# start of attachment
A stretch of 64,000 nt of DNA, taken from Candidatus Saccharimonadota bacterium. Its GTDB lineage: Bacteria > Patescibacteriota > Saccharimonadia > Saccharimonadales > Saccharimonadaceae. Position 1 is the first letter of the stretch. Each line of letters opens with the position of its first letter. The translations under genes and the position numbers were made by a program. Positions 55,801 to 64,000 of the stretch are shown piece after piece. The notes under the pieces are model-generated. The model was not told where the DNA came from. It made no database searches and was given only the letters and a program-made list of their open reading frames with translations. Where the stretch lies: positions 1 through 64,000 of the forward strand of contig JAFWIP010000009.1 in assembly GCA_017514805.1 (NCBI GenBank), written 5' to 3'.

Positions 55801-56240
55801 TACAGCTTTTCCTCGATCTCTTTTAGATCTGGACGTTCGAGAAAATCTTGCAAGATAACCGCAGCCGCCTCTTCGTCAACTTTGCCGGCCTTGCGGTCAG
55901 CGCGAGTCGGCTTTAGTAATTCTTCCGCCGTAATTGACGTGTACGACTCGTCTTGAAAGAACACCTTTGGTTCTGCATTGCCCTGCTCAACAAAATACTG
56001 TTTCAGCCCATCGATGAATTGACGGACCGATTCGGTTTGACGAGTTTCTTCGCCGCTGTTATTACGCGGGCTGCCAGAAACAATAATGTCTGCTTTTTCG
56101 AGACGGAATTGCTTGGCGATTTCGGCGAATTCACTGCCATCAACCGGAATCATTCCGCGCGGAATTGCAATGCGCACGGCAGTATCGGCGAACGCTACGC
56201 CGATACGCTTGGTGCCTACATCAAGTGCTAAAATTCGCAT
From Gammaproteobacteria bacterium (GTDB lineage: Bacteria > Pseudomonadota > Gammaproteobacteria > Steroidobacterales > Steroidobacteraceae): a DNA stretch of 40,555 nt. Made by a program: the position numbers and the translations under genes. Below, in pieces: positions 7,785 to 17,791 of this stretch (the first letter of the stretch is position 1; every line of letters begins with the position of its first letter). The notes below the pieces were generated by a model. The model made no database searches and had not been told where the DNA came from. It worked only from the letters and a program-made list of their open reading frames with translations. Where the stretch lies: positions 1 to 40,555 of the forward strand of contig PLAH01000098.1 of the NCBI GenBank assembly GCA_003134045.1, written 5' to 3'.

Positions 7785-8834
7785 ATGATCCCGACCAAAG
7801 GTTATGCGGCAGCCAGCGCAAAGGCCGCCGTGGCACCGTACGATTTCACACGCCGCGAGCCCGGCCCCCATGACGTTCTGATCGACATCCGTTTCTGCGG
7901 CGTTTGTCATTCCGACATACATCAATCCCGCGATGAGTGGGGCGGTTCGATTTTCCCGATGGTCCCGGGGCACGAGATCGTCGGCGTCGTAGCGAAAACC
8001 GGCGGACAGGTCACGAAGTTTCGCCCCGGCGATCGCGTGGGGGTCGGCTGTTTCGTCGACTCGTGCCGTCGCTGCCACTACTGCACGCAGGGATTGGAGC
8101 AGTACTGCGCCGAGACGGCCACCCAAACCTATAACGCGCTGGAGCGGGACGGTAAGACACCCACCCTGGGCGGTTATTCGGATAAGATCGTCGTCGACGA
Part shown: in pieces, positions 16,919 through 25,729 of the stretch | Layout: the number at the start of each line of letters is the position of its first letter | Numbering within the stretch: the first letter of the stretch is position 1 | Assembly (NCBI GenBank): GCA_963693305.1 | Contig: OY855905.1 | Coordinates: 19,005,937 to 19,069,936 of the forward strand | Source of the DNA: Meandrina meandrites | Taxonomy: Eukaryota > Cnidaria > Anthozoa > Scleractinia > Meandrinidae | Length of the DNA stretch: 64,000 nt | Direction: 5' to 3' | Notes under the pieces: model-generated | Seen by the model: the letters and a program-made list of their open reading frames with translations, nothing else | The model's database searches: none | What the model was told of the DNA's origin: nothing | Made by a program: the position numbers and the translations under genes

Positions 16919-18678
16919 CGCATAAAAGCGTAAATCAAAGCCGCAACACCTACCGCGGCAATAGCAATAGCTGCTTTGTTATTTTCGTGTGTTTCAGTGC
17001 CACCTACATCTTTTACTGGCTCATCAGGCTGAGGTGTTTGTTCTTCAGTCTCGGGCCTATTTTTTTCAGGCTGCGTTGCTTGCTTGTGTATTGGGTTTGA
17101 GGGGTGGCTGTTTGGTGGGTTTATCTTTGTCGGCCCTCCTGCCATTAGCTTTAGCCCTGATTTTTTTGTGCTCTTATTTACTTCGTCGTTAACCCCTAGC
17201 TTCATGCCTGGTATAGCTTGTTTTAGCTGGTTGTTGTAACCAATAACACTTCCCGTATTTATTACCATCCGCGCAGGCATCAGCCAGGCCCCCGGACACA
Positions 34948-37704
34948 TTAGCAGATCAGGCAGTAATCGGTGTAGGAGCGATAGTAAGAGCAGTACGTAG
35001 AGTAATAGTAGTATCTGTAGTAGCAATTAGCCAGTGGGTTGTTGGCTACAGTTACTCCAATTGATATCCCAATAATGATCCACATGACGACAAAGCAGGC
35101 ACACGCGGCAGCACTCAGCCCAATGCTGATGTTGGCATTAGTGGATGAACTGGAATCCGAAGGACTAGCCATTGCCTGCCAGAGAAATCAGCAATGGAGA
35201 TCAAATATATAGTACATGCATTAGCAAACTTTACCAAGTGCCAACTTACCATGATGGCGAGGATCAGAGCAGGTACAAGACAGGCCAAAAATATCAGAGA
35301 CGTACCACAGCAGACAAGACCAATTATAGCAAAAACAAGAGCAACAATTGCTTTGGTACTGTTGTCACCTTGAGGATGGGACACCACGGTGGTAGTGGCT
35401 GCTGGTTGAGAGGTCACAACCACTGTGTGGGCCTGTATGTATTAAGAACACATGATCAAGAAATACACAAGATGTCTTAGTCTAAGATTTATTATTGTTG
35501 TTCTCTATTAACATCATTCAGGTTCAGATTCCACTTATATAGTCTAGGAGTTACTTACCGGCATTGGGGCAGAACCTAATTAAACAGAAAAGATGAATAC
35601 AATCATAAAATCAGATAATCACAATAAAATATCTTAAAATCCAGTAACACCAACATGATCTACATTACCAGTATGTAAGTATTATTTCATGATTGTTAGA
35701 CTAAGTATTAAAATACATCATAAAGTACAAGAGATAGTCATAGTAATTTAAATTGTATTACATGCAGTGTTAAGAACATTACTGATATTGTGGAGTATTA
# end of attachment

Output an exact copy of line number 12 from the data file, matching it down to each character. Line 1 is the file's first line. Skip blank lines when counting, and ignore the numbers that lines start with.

7901 CGTTTGTCATTCCGACATACATCAATCCCGCGATGAGTGGGGCGGTTCGATTTTCCCGATGGTCCCGGGGCACGAGATCGTCGGCGTCGTAGCGAAAACC